Dream Catcher and Native American
To avoid interfering with the harmony in nature, the web of the gold dream catcher is meant to bring about wisdom by filtering good ideas and trapping the bad. The Dream Catcher and Native American Collection captures Penna’s connection with the great outdoors and belief that everything comes full circle.
Dream Catcher- Native Americans, with their many tribes, have a mysterious and mystical energy that is so engulfing and fascinating to learn more about. In their universal culture there are so many symbols. Although every culture has ancient symbols and forms of communication, Native Americans, I feel, are exceptionally in tune with nature and the voice of mother nature.
I have read contradictory information pertaining to their overall spiritual beliefs. I have read that they were deep rooted with nature and soil, and I have also read that they don’t have strong spiritual beliefs and are not very religious minded. With their history richly filled with invasions, fatal diseases, wars and genocides; it’s hard to follow and understand what this culture, regardless of tribe, could have truly developed into. Indigenous people from around the world do share the belief that water is sacred. Dream Catchers also have a deep significance, originally meant to teach natural wisdom, woven by grandparents and hung above a newborns bed for peaceful and happy beautiful dreams. Every aspect of the design down to the movement means something. It was believed that bad dreams can’t find their way through the web, getting caught and trapped until they evaporate with the morning dew, whereas the good dreams easily pass through. Every detail in the Dream Catchers had intent. Dream Catchers have been a part of the Native American culture for generations. The hoop symbolized strength and unity.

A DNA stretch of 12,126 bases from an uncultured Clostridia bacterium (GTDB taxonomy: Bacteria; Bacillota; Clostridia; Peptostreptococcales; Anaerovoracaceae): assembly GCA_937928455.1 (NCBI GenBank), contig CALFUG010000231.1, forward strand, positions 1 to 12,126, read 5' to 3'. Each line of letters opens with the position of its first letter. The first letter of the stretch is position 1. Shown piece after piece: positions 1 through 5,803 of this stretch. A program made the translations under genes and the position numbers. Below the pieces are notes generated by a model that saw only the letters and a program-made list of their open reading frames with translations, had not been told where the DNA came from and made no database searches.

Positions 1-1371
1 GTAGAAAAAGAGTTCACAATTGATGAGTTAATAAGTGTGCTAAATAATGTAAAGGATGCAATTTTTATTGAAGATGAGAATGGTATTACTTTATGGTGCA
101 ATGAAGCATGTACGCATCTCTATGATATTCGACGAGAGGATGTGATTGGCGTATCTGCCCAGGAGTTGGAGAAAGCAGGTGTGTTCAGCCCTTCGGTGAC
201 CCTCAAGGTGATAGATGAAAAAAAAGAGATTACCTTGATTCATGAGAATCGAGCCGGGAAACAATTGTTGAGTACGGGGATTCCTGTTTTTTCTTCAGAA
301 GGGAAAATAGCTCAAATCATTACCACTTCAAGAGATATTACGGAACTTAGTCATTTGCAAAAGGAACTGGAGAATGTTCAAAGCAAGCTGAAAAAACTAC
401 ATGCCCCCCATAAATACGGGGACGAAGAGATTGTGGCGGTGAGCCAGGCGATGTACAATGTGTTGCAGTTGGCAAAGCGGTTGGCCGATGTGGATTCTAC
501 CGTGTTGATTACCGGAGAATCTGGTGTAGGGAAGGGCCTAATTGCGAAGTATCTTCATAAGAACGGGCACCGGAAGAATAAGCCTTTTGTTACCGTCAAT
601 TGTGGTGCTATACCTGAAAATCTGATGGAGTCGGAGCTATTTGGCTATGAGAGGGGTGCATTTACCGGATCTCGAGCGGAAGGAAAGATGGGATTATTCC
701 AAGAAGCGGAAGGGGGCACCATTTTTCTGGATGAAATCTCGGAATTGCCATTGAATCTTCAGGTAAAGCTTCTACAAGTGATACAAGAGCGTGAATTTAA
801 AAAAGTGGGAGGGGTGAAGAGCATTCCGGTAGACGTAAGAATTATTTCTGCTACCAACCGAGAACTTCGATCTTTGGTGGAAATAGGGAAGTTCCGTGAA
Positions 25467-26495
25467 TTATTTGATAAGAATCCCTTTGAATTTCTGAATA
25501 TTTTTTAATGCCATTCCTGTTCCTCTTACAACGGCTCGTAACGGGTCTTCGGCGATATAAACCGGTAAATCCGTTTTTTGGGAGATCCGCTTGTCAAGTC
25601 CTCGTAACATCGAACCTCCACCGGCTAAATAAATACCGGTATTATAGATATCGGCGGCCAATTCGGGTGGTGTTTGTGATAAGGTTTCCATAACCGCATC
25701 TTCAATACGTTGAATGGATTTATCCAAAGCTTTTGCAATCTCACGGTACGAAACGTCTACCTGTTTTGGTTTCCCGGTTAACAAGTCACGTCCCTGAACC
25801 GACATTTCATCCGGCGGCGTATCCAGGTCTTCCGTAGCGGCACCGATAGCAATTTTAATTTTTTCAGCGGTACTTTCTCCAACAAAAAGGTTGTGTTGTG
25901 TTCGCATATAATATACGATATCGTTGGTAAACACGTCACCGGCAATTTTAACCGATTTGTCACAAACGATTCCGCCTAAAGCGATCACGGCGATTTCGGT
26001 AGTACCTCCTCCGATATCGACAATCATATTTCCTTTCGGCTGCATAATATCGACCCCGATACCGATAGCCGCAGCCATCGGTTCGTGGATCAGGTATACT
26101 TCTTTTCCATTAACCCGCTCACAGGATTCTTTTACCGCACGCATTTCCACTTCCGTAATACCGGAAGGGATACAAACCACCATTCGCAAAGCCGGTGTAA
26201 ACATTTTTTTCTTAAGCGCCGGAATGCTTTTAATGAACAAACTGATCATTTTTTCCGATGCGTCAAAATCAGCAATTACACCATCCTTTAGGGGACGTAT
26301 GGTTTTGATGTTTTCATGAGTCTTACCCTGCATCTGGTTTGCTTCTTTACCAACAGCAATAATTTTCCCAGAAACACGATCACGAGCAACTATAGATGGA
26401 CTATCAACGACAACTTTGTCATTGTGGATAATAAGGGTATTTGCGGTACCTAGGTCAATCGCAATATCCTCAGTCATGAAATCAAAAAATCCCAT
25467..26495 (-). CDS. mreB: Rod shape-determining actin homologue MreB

Native American – Also referred to as Indigenous People, who belong to different tribes and different ethnic groups. Native American perception typically insists that all things are somehow connected. Certain Native tribes recognized a third gender separate from female and male. It’s one whose body had both masculine and feminine spirits simultaneously. They are “two-spirited”. They are treated with respect and often considered sacred. Also, historically, male and female roles have been considered equal; Something you don’t typically read about among the ancient cultures. History books say that Native Americans have been living on the American continent since 12,000 B.C.